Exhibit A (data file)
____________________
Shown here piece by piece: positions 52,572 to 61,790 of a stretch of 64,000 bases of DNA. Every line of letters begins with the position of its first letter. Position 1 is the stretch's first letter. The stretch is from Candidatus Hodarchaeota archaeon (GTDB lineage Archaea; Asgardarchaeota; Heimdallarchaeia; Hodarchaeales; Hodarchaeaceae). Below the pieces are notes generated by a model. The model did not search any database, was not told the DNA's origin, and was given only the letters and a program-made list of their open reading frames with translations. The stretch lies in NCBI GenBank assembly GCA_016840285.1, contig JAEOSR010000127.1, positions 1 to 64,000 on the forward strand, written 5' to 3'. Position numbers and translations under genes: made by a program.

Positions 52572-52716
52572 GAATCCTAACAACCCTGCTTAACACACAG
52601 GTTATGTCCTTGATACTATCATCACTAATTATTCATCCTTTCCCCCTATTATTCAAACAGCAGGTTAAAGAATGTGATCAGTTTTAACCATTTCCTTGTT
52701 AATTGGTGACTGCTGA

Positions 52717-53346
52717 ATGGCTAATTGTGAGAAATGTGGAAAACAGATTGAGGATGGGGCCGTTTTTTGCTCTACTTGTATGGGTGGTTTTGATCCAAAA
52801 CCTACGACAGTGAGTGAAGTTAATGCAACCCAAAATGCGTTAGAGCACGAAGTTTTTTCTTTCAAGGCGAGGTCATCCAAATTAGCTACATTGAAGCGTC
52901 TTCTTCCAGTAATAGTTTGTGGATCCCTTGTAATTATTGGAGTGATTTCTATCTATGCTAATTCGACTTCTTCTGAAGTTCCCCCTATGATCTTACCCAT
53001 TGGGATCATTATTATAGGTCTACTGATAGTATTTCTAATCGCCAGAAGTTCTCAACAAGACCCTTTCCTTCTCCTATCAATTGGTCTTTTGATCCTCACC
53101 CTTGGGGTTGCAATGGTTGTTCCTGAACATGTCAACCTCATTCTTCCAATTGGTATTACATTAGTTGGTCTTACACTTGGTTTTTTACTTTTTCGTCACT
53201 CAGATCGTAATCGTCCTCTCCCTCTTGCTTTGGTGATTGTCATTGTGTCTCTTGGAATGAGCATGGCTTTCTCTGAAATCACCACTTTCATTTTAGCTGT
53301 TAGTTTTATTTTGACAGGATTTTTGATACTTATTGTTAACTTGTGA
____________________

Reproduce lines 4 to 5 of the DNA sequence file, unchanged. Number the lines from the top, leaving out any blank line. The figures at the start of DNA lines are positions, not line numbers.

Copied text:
52601 GTTATGTCCTTGATACTATCATCACTAATTATTCATCCTTTCCCCCTATTATTCAAACAGCAGGTTAAAGAATGTGATCAGTTTTAACCATTTCCTTGTT
52701 AATTGGTGACTGCTGA